It would be difficult to imagine even the most objective viewer not comprehending the actions of the ELF after a searing group of grainy video shots captured by law enforcement in the middle of this chaotic period. A facial close-up of a young male demonstrator chained to a muddy bulldozer, eyes tightly closed, fills the screen. The hand of a policeman then comes into frame and squirts a line of white foamy pepper spray methodically across his face. The scene is repeated several times as another policeman cradles a protester’s face then dabs her eyes with a burning chemical substance. The last shot in this horrific sequence finds two women chained to a staircase, pleading with officers not to shoot toxin in their faces. “I’m trying to protect the trees,” one of the activists cries right before the spray and the screams commence.

Daniel McGowan’s commitment to the ELF began to cool in the middle of 2001 even after his role shifted from lookout to full-fledged arsonist. A minutely planned firebombing of an Oregon tree farm turned out to be based on mistaken information. McGowan reveals that some elements in the radical group sought to move from property destruction to targeting captains of industry. Believing now that change could only come though more peaceful means, McGowan settled back in New York, firstly working for the Rainforest Foundation, then the women’s organization where he was finally arrested. The last third of If A Tree Falls moves into a somewhat reductive, talking-head dialectic on the definition of terrorism. Curry and Cullman’s closing strength comes from setting these broader questions against the very personal tragedy of Daniel McGowan. After prosecution by the Bush administration, he spends his remaining bittersweet days of freedom with family while facing the possibility of doing time in a restrictive ‘communication management unit’.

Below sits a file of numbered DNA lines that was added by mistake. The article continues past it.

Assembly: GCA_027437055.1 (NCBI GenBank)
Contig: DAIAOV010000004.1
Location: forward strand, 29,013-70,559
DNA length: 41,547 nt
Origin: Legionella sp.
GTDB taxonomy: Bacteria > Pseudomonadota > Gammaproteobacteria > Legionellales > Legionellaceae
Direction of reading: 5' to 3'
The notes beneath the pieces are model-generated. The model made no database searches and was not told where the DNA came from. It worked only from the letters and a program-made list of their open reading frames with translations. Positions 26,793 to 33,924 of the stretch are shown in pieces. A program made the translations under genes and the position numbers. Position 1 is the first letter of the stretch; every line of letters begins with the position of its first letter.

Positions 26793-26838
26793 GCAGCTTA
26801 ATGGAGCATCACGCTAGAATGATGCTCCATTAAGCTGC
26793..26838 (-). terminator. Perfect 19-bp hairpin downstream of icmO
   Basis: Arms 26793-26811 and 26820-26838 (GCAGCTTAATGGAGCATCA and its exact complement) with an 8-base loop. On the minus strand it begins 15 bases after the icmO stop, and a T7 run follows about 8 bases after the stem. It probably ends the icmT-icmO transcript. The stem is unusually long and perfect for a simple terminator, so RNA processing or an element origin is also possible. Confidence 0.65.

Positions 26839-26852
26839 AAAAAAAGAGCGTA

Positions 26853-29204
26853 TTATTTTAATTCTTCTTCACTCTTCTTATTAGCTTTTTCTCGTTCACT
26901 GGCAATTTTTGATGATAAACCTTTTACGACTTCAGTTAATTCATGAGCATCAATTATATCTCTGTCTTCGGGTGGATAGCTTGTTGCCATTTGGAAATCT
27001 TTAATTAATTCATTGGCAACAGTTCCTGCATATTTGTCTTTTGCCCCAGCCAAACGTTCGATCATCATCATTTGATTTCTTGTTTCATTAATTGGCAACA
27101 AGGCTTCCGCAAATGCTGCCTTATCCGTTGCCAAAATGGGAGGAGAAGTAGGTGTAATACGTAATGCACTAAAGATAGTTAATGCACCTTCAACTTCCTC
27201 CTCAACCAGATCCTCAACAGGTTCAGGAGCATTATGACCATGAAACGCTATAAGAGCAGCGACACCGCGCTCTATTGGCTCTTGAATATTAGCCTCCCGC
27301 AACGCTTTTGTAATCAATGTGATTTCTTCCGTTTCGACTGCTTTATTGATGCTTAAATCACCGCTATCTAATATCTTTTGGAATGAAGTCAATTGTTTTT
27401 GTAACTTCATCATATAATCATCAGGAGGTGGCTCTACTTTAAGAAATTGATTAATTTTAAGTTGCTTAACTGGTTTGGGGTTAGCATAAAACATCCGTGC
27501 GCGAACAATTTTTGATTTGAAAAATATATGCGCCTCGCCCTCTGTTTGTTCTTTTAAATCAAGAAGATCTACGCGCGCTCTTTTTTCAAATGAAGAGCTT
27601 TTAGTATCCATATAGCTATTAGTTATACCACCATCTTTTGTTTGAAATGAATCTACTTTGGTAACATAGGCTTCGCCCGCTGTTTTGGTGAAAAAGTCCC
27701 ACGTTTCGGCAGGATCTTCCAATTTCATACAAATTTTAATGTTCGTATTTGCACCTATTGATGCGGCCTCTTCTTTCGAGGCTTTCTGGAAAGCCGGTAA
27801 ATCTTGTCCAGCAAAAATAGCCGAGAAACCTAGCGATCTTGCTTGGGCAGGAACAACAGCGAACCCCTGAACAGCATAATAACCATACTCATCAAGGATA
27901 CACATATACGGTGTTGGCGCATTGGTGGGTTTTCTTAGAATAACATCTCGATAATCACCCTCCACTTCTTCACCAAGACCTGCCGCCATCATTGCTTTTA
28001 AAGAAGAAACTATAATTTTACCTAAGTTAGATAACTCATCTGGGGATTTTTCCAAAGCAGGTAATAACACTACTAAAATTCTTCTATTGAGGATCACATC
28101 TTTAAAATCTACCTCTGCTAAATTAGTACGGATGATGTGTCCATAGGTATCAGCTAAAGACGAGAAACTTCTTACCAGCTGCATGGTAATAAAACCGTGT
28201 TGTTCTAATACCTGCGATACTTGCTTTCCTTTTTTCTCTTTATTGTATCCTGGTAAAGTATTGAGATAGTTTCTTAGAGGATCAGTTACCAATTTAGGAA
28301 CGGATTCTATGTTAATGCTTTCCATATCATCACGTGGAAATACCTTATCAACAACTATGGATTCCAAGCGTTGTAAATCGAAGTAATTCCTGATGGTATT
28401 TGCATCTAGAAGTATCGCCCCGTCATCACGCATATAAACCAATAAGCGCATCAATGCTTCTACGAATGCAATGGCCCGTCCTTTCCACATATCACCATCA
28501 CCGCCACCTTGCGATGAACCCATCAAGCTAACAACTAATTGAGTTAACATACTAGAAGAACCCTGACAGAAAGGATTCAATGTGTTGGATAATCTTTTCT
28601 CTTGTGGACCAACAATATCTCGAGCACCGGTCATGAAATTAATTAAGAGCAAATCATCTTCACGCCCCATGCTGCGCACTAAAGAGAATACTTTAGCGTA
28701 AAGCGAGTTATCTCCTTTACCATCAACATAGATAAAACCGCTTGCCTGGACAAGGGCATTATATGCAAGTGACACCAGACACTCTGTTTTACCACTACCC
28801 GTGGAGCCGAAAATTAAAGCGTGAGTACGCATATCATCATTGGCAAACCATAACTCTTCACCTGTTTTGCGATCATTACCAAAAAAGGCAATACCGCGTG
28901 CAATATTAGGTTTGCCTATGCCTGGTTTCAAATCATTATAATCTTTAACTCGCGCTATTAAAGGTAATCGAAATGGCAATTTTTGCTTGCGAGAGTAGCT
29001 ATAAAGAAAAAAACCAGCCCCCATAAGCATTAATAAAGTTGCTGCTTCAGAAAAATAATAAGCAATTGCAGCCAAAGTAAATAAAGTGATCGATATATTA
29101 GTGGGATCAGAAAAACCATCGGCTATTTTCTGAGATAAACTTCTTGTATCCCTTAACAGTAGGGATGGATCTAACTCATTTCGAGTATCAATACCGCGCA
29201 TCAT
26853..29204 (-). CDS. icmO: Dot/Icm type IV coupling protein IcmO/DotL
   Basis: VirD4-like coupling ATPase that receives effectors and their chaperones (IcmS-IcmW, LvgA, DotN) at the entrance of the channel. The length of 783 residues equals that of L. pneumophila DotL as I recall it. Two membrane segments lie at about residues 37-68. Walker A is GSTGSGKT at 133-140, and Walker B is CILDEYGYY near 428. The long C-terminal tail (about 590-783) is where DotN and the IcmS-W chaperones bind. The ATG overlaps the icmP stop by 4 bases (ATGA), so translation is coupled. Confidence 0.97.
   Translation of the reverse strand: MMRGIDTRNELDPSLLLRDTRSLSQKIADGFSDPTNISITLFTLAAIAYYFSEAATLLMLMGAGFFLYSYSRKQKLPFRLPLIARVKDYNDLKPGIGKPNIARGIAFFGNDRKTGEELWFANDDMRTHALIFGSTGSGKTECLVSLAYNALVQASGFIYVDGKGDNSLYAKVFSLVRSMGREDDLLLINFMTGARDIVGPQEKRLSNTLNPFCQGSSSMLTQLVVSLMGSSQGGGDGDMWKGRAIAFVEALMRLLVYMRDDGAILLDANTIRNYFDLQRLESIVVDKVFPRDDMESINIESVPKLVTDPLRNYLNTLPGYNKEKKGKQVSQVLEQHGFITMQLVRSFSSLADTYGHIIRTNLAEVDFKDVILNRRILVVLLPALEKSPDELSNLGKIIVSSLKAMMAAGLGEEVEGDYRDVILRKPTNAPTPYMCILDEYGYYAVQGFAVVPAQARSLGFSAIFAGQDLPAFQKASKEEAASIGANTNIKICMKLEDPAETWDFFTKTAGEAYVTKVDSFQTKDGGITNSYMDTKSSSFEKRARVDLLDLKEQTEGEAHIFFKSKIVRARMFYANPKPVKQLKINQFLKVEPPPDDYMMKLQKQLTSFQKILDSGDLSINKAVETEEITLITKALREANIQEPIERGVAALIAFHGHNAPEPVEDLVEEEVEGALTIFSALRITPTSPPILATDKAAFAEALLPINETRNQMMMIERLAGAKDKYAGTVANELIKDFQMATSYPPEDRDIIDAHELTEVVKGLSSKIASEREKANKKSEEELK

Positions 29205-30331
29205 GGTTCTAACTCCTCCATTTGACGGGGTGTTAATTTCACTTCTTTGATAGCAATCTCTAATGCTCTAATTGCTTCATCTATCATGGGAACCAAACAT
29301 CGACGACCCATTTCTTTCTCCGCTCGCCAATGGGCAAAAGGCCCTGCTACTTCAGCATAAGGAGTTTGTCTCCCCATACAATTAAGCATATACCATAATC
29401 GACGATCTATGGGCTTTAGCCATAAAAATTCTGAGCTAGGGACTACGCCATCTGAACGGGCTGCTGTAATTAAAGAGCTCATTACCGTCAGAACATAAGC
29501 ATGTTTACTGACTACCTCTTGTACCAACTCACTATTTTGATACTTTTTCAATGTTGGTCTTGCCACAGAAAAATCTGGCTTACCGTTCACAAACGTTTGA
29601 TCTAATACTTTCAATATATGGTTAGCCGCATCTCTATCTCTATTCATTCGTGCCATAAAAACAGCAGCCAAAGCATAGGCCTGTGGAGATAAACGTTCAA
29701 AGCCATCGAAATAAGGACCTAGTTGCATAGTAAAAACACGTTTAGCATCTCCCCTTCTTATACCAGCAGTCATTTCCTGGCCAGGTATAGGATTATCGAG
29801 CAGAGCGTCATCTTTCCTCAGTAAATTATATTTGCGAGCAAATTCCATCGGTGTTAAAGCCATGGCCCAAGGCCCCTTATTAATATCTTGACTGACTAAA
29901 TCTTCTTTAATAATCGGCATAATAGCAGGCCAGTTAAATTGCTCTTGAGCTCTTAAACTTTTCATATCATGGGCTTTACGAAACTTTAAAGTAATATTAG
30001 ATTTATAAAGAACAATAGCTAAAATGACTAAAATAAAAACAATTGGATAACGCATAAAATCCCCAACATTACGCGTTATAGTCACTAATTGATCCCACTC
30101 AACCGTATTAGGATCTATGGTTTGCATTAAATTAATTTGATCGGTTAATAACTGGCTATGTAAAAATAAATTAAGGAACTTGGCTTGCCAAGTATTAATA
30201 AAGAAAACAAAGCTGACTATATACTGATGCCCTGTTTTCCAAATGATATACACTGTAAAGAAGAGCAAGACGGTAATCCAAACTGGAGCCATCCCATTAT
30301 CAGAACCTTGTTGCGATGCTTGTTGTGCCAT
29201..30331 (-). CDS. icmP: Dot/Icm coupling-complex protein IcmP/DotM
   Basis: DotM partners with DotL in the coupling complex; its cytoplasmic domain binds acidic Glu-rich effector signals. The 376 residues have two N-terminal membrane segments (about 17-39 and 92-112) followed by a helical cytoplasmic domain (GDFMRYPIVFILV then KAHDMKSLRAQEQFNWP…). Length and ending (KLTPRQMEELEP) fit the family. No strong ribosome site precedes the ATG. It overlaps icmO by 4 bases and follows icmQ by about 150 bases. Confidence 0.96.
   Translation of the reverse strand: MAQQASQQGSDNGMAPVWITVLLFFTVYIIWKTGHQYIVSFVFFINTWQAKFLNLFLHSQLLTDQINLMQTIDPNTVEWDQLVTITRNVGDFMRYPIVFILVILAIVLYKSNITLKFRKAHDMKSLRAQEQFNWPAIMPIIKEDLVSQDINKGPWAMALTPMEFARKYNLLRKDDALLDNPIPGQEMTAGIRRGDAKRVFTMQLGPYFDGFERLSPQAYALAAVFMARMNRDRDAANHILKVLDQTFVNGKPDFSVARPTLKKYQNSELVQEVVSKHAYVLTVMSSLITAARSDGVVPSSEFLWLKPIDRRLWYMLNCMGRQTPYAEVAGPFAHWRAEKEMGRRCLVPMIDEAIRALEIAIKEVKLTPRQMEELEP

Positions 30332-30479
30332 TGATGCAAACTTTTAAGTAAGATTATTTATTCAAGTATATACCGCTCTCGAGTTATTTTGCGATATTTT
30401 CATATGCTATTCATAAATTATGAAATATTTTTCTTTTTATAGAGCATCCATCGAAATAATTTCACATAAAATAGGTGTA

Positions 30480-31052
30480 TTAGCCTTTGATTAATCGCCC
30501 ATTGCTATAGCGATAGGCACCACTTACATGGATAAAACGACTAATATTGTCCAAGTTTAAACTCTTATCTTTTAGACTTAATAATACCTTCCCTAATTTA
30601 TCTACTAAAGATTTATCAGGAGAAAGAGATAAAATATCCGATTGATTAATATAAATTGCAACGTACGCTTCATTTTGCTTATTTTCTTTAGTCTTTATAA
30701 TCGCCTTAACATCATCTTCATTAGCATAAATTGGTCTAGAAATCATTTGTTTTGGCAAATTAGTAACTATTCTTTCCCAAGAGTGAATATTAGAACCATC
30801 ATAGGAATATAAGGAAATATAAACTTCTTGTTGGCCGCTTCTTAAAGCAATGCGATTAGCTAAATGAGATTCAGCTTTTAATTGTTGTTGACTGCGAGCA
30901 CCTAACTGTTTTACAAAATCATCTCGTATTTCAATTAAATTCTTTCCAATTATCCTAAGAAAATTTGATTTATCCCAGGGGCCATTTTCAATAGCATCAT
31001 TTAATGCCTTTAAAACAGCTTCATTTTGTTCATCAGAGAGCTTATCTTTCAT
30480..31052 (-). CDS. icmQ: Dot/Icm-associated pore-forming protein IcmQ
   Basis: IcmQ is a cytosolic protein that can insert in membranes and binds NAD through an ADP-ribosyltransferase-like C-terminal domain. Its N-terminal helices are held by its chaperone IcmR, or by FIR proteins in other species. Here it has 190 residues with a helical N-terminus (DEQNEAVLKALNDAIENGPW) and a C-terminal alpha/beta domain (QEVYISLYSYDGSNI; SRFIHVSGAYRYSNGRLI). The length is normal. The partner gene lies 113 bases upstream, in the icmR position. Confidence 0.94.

As the final words of this piece are typed, seven hundred protesters are being arrested on the Brooklyn Bridge outraged by Wall Street excess, energized in part by an online video of pepper spray abuse by police on non-violent demonstrators. On the opposite coast, activists have now set their sights on a lengthy occupation of Los Angeles City Hall in a district with a restless homeless population numbering in the thousands. One year after the biggest oil spill in history which yielded not one conviction for environmental destruction but pay raises for BP executives, If A Tree Falls could be the harbinger of an American spring.


Modern Times Review